This article was originally posted at radicaldiscipleship.net and is used by permission.
The Bible comes to us out of a patriarchal culture. At the same time, I believe firmly that the hand of the Spirit of God shaped what was recorded, however troubling or puzzling; however, these recordings may reflect the dynamics of oppression in this world rather than the creative liberation I feel is core to the reign of God. I hold these two realities in tension.
Because of this conviction, I pay constant attention to the stories of women who do break into scripture. Most of them are, predictably, relegated to the margins. They can appear sidekicks to the “real” stories of the (male) prophets, kings, patriarchs, warriors, and holy men. Yet hidden precisely within these “narratives of the margins” are the rankling questions that upset the power structures and interrogate our assumptions about God.
For more than ten years, I have been working with the story of the Shunammite woman of 2 Kings 4:8-37. You may remember this woman—she offers to build an upper room for the prophet Elisha to stay in when he comes to town. In return (and unasked), Elisha tells her she will have a son. (She does.) When the boy is twelve, he is struck down with sudden illness while working in the field and he dies. She lays his body in the holy room, the room she built for the prophet to stay in, and goes, unaccompanied by her husband, to find the prophet. Ultimately, the prophet himself comes, though he does send some intermediaries, and after some fits and starts, the child comes back to life.
Thus goes the narrative. Yet read more closely. Buried in the text are some astonishing holy insurrections. Like the following:
- The holy man asks her what she would like in return for her generosity (while making it clear that he has the ear of powerful other men, kings and generals.) She looks at him and says, simply: “I live among my own people.” She refuses the game of paybacks. I love this boldness, and I have spent a lot of time asking myself who my own people are. Which is a way of asking myself about identity as well as remembering what grounds me. These are rich, holy questions to ask ourselves.
- This woman does not fall for the culture of favors. She does not ask for a son. Since she doesn’t play the game, Elisha and his servant, Gehazi, decide that she could use a son to which she has a cheeky and amazing response: “Don’t lie to me.” (Really, you have to go read this story! It is peppered with feisty surprises.)
- When the child dies, she boldly lays the dead body on the bed in the room of the holy prophet. Not telling her husband any of her plans, she sets off to find Elisha on her own. She won’t deal with his intermediaries. She insists that he himself come. When she finally does reach him, she repeats one, haunting line: “I told you not to lie to me.” (Twelve years later, she remembers that first interchange. She wants him to understand her pain, and she will not be silenced. Often the women whose stories make it into scripture are “those women”—the ones who will not shut up, who do not follow convention, who positively insert themselves into the text.)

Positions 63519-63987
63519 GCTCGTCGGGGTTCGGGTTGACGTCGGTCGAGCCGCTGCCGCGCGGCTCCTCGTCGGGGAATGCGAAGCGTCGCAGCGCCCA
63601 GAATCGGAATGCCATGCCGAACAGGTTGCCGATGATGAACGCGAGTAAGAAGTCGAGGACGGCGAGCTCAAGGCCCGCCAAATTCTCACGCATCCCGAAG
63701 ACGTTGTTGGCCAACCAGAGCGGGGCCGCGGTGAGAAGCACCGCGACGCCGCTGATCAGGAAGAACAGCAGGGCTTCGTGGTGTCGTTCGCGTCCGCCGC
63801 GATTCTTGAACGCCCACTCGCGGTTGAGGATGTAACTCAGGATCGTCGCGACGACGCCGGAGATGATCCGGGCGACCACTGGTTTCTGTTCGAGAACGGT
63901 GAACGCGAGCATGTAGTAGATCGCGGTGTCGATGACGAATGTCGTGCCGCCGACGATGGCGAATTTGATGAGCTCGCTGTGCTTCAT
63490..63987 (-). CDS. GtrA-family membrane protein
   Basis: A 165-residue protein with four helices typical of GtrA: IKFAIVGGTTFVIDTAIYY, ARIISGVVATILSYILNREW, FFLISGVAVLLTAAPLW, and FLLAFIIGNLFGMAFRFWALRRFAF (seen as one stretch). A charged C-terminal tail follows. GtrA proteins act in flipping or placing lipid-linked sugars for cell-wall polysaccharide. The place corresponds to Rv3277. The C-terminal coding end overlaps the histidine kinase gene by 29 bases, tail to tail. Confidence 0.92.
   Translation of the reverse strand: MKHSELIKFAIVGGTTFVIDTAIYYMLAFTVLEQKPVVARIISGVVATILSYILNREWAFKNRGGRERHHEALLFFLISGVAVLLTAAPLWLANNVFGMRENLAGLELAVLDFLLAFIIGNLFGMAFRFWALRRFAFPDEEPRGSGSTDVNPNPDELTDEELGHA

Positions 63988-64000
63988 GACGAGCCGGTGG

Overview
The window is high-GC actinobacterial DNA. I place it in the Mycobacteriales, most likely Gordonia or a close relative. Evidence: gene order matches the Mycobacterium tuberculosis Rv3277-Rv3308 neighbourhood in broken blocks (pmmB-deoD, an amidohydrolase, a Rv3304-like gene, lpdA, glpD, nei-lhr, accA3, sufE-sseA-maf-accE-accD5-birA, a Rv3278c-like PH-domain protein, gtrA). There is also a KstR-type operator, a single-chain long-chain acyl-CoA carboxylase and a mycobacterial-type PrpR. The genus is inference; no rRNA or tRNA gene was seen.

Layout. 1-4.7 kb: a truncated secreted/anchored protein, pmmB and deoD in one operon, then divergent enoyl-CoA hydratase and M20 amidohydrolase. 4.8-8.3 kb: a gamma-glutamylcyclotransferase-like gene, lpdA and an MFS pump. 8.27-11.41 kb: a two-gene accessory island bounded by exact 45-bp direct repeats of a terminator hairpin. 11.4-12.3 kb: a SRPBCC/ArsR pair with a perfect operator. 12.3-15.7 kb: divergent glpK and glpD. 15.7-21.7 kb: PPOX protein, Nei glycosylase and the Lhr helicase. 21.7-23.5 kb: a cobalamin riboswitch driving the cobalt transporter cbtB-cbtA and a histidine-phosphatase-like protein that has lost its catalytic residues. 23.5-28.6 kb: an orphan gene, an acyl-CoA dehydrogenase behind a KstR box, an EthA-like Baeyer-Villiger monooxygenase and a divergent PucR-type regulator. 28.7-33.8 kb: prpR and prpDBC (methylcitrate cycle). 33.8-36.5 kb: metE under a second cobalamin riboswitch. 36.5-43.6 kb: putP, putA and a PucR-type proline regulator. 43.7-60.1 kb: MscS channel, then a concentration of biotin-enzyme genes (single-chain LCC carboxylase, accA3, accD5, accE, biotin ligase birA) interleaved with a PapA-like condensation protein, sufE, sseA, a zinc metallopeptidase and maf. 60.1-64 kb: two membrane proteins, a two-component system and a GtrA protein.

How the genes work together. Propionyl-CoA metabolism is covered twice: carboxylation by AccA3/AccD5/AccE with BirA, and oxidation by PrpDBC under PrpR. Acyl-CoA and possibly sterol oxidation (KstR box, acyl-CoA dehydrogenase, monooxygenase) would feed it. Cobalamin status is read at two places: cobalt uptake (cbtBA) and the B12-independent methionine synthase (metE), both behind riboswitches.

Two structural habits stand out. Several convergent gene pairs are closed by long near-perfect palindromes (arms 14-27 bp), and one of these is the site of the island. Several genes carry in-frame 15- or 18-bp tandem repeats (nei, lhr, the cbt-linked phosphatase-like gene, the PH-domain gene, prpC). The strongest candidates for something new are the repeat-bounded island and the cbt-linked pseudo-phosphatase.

- Elisha, holy man who had asked for a double portion of his mentor Elijah’s power, has to work hard to bring this child back. He tries three different things. The final step is to lay himself out on the child’s body. Scripture tells us that he does this “eye to eye, mouth to mouth.” It is powerfully, creepily intimate. The story is in scripture because Elisha succeeds, but the hidden narrative is how closely he flirts with failure. This is important, because this is much more our human experience—not the grand, triumphant successful gesture, but the stumbling persistence and the experience of failure.
As a longtime follower of Jesus, I know this failure, and I want to be as honest and bold as this woman is in this text. I want to talk back with God, ask God why the gifts God put in my path die, and find spiritual understandings that include failures, with all their hidden powers and gifts.
If we cannot deal with failure, if we do not know how to put our deepest losses in our holy room, and if we do not know who our people are, we can never fully join the joy and power of God’s story. Many of my Christian mentors did not teach me to navigate these waters with more than simple truisms about God working in mysterious ways and having a plan that I didn’t grasp. I don’t disagree with either of those, but they are simplistic ways to shorten a spiritual journey that could be much deeper and more complete.
For the last few years, I have been working on these themes and this upstart woman whom I love. The fruit of this working is my first book, The Soulmaking Room, published, appropriately, by Upper Room Books. It is an exploration of becoming authentic. I love that a woman thousands of years ago who decided to build a holy room is still such a powerful teacher.
Dee Dee Risher’s book, The Soulmaking Room, further develops this story as a way of talking about radical hospitality and living out justice over the long haul. Dee Dee edited The Other Side magazine, and CONSPIRE magazine, published by the Simple Way and a larger group of Christian communities. At present, she is doing property rehab with the Vine and Fig Tree community, an intentional community in Philadelphia.